What is The History PM?

What is “The History PM”?

In 2005, while studying for the PMP exam, I attended a presentation on the project management lessons from Custer’s Last Stand. Being an ardent history buff the presentation opened the possibility of combining the two fields. In 2008 I gave my first History/PM presentation. “Robert the Bruce PMP”. Since then I have regularly presented lessons from history for project managers and am now expanding into the virtual world. You may be asking; how can history help me improve as a project manager? A glib answer is the familiar one:

“Those who cannot remember the past are condemned to repeat it.”

Another answer is that it uses that well known project closing technique “Lessons Learned”.

But what can Robert the Bruce or General Custer, teach a modern-day project manager? Their time and circumstances appear to be totally alien to our present-day high-tech PM world. A key component in all projects past and present is people, and we are not that different, having the same needs and wants. Our situations may differ but with a little study, the problems are often remarkably similar.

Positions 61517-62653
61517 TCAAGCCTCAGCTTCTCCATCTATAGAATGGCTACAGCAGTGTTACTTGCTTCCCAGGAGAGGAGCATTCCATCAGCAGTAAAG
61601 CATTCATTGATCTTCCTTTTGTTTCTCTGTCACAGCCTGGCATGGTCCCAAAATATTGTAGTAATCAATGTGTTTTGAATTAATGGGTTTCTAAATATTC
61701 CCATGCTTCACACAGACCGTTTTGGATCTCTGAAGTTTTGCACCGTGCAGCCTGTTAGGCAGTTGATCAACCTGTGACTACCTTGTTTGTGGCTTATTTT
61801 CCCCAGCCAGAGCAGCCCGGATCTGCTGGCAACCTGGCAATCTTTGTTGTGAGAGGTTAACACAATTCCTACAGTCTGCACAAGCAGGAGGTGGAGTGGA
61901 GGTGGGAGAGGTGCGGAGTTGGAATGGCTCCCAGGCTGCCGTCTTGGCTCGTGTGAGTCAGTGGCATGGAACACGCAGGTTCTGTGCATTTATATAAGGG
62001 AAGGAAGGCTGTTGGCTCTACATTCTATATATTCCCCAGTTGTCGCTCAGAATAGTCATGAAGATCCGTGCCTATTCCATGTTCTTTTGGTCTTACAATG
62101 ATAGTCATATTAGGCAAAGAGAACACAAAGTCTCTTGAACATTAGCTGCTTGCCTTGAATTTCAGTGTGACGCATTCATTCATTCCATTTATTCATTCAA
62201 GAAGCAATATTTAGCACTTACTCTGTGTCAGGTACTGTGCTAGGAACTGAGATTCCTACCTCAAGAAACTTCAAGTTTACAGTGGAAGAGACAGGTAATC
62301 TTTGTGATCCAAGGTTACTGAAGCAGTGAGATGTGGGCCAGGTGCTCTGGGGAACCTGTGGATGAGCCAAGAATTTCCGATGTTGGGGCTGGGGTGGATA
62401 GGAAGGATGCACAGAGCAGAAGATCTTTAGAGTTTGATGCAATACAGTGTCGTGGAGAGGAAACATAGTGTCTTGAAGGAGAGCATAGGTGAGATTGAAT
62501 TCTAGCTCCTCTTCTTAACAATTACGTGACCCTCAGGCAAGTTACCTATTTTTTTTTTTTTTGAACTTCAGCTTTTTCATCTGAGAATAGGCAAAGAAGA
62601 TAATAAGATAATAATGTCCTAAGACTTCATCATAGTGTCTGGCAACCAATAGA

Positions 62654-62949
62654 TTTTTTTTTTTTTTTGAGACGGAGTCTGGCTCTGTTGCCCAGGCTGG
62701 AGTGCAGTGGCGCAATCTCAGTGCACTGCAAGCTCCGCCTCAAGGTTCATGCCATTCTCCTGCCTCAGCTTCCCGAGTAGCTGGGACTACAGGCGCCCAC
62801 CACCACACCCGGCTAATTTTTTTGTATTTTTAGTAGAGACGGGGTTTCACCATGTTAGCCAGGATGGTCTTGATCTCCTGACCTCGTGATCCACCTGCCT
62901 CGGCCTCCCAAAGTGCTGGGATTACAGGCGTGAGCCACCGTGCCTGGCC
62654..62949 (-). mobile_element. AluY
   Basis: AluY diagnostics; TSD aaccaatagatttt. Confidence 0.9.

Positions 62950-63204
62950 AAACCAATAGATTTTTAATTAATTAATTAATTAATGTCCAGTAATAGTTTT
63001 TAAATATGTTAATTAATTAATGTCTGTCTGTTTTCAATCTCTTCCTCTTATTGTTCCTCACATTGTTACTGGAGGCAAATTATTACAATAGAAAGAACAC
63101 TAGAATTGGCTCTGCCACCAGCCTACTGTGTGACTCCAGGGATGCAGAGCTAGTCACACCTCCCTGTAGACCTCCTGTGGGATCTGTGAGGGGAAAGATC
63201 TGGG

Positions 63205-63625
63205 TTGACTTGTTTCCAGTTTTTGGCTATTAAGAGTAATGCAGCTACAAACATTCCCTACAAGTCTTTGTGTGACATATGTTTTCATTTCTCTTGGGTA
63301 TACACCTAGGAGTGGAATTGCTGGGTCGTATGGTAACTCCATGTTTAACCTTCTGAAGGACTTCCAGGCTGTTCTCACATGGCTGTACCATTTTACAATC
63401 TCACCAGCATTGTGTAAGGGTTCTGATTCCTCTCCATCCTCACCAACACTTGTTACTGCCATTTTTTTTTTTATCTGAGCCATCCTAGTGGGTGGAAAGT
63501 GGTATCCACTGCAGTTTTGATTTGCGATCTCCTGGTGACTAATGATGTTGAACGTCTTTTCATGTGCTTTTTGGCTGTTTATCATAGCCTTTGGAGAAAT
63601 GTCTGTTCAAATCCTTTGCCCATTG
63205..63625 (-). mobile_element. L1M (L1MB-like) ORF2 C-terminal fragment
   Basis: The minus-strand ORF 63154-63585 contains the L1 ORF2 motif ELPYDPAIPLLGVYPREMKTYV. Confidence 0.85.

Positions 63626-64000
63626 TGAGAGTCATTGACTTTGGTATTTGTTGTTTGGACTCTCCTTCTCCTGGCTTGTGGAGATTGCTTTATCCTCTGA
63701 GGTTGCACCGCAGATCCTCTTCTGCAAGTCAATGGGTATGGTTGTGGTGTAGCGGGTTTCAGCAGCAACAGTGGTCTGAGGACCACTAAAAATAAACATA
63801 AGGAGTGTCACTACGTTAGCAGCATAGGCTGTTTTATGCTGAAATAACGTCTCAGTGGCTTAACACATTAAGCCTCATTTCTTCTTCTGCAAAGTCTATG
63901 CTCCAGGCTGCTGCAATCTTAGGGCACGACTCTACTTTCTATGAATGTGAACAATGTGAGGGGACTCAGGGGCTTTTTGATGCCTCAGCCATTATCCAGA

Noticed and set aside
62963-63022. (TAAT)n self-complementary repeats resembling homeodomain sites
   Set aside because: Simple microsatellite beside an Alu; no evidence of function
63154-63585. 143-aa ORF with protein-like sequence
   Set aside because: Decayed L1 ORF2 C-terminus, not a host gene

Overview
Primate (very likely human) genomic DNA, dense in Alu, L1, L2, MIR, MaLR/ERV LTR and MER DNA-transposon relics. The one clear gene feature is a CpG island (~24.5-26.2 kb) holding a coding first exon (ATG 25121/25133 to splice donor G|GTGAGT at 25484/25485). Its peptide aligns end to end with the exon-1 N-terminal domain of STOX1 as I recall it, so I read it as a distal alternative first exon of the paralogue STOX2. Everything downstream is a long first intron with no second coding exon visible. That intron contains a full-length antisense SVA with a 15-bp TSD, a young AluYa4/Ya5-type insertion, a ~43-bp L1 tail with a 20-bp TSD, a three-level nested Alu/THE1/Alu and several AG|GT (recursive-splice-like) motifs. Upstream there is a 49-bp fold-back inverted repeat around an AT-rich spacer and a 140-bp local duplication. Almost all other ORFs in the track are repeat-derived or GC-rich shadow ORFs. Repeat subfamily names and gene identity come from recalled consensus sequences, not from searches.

This is not a best practices exercise, where we can ape historic figures to achieve success. For example, Robert the Bruce encountered enemies who were implacably opposed to him and committed to ensuring his project (a free Scotland) failed. His solution was to go through their lands with fire and sword; clearly not an option open to, or desirable to us. But we do need to identify if similar stakeholders exist within our projects and deal with them in a manner that is both ethical, acceptable, and effective.

Using historic events to analyze situations out-with our experience allows us to identify key factors, to think more deeply about our projects and explore diverse solutions. The unfamiliar allows us to be creative, expand our thinking, to produce more varied real-life solutions and practices.

It is also fun removing the procedural straight jacket, you will be amazed at how liberating and insightful it can be.

Consider it your very own Aesop’s Fables for PMs.

Please join me on this journey of discovery.

This Post Has 3 Comments

  1. Interesting, enjoyable, just the right size read. Very well written and clearly relevant.

  2. Where History and Project Management Intersect: Looking forward to your articles.
    Love the way you bring history to life and make its lessons relevant and contemporary.

  3. Mark Norman

    This is a great idea, Jim. Thanks for doing this

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